Nathan Doyle said the idea for Union Brewing Company stemmed from a time when he and his friends couldn’t find an ideal place to hang out and drink beer.
“There were three partners in the beginning, and two of us lived here in Carmel and we didn’t have any place to hang out that we liked,” Doyle said. “There was no really relaxed place to go have a beer.”
Doyle was homebrewing at the time, so he and his friends pooled their money to see what they could do. Doyle, however, said they didn’t want to open a regular brewery. Instead, they opted for firkins, or cask-style beers.
“At all the breweries we have been to combined, which was hundreds of breweries, always the best beer that any of them had was always on cask,” Doyle said. “So we thought, ‘Why not just do all of our beers on cask?’”
A tap beer is force-carbonated, like a soda. In a cask beer, the carbonation process occurs naturally.
“It does take a little bit longer,” UBC head brewer Matt Pennington said. “The actual brewing and fermenting process is all the exact same.”
To make a firkin, after the beer has been brewed and fermented, it is stored in a 10.8-gallon cask along with a sugar that the beer yeast consumes.
“We put flat beer in with sugar where the yeast in the beer can eat, and that turns into a little more alcohol and gas — CO2,” Pennington said. “There’s nowhere for that gas to escape to, so that gas absorbs into the solution and carbonates itself. Instead of forcing CO2 into a beer to carbonate it in a standard keg, it takes two or so weeks for a beer to self-carbonate.”
Firkins derive their name from the vessel the cask beer is stored in, not the beer itself.
“It’s the original way beer was made, and it’s still served that way in a ton of English pubs,” Pennington said. “It’s just not a commercially viable way to make beer in the United States.”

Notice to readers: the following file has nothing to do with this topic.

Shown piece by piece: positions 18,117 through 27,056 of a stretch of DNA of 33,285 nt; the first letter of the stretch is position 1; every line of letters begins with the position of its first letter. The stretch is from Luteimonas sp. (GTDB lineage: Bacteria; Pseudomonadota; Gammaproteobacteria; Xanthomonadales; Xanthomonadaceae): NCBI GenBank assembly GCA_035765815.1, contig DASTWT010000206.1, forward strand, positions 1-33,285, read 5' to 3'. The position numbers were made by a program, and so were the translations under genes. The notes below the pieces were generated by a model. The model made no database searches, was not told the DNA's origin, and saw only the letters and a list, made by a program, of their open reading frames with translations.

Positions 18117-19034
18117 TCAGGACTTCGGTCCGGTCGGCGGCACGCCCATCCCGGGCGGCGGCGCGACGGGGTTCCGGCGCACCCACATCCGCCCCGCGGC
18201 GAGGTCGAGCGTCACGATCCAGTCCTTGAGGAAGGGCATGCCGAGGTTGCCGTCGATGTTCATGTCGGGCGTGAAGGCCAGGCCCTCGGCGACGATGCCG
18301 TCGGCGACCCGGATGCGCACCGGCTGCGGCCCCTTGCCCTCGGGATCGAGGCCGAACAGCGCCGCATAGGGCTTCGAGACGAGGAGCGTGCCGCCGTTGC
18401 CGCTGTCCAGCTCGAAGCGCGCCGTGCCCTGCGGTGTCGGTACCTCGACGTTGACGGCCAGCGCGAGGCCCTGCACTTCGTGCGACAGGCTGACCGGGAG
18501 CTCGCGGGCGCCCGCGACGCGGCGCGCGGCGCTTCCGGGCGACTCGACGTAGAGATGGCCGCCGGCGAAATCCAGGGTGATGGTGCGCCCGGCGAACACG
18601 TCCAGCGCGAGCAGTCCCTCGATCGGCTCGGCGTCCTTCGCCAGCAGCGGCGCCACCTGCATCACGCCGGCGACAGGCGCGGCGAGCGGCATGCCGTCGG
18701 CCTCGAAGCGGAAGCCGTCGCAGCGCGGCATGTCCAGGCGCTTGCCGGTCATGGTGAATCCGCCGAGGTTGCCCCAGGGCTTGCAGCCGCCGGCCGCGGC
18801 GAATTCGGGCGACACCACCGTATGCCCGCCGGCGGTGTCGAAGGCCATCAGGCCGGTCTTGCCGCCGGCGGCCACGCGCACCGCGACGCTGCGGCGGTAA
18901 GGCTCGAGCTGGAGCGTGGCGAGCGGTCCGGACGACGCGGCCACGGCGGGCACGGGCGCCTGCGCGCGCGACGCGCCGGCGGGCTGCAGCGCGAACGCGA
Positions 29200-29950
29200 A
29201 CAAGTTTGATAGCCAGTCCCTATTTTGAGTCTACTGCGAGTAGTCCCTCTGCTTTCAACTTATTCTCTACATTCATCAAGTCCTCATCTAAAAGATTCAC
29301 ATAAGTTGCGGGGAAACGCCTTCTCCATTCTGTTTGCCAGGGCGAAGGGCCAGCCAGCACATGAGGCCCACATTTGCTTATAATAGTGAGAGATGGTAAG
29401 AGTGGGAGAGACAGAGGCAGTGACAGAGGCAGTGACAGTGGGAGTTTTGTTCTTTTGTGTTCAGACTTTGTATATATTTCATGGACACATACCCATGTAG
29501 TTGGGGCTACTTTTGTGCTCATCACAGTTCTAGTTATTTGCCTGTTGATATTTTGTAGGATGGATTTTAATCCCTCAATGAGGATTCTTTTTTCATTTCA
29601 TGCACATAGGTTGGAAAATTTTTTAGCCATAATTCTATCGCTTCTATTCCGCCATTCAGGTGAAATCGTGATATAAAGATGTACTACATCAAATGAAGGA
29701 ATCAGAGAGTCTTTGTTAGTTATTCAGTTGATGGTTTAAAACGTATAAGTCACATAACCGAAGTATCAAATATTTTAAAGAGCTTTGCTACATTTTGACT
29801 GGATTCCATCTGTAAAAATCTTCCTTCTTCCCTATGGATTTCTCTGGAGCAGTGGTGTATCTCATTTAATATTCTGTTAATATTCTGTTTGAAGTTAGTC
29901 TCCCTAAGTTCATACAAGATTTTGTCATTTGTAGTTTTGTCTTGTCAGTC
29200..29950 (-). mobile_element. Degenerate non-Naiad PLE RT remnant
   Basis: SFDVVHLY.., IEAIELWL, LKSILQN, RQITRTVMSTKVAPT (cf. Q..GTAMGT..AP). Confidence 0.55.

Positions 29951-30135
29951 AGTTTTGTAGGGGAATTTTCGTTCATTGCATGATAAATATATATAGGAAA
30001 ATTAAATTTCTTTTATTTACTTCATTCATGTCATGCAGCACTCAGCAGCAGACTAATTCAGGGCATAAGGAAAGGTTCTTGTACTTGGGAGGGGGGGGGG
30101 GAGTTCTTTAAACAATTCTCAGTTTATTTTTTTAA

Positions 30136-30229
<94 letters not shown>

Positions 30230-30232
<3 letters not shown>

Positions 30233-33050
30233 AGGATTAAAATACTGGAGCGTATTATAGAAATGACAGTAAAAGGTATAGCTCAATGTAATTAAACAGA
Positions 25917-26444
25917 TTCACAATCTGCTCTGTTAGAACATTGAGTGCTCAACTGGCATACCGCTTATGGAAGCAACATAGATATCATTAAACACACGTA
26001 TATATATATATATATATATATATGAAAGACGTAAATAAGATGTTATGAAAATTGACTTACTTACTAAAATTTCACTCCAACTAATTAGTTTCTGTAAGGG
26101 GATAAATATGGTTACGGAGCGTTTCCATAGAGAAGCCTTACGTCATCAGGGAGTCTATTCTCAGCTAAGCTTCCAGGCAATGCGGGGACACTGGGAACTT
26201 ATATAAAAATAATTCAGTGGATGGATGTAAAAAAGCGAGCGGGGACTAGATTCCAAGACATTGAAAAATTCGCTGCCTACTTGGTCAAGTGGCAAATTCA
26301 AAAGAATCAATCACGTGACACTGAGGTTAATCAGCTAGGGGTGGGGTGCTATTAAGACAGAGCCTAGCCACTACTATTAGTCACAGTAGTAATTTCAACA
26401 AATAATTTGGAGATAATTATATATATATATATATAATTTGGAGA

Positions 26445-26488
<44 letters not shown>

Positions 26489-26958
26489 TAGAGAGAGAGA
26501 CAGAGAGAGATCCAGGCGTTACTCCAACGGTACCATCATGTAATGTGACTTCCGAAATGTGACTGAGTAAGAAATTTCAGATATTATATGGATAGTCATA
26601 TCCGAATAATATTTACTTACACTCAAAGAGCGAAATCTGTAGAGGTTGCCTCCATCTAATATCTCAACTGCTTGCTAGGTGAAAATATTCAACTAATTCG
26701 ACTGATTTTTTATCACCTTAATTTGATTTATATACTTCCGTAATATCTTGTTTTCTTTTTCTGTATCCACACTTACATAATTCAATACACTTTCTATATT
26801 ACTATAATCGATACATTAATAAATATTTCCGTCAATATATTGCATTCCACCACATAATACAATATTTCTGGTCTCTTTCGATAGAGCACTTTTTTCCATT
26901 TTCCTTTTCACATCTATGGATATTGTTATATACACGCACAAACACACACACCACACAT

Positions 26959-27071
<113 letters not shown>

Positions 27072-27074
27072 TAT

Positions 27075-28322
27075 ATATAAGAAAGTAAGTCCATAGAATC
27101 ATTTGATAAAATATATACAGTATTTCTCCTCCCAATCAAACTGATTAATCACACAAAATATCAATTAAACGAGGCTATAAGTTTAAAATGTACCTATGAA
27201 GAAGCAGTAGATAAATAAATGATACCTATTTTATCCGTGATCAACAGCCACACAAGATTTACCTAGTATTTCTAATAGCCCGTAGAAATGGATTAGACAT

Pennington said he believes UBC is the only brewery in Indiana that brews strictly firkins, and he said only a handful of breweries across the U.S. do so.
Doyle said firkins have more of a creamy mouthfeel and not as much of a bite from the carbonation. He said nitro brews try to imitate what a cask beer is, and some even call firkins the “craftiest of craft beers.”
“With its delicate carbonation, there’s no place to hide off flavors,” Doyle said. “So, it’s the purest tasting beer you can get as far as everything that goes into it is everything you taste when you drink it.”
Many breweries don’t go the firkin route because the expense is higher than tap beer, and firkins aren’t easily distributable. A piece of equipment called a beer engine is required to pour the firkins, which costs approximately $500. A normal beer tap may only be $100. A beer engine is a pump that draws the beer out of the cask.
“We can’t brew our beer in a cask and then take it to any brewery or restaurant that wants to sell it,” Doyle said. “You have to have specialized equipment to dispense it. There’re very few bars that have those. Probably less than six bars in Indianapolis have those.”
The two partners who launched UBC with Doyle in 2012 have since left the company, and he brought on another partner, Cary Hudson, in 2015.
For more on UBC, visit unionbrewingco.com.
Day 1: A 10-hour process starting with barley and grains. By the end of the day, the brewer has a bunch of what Union Brewing Company head brewer Matt Pennington calls sugar water.
Day 2-12: The sugar water goes into a fermenter with yeast and sits for anywhere from 5 to 10 days. Then the brewer drops the temperature, which allows the solids to fall out of the liquid. Liquid is pulled and stored into casks.
Day 13-27: The beer is stored for two weeks in a cask to self-carbonate. Typically, Pennington makes enough beer for 11 to 15 casks at a time.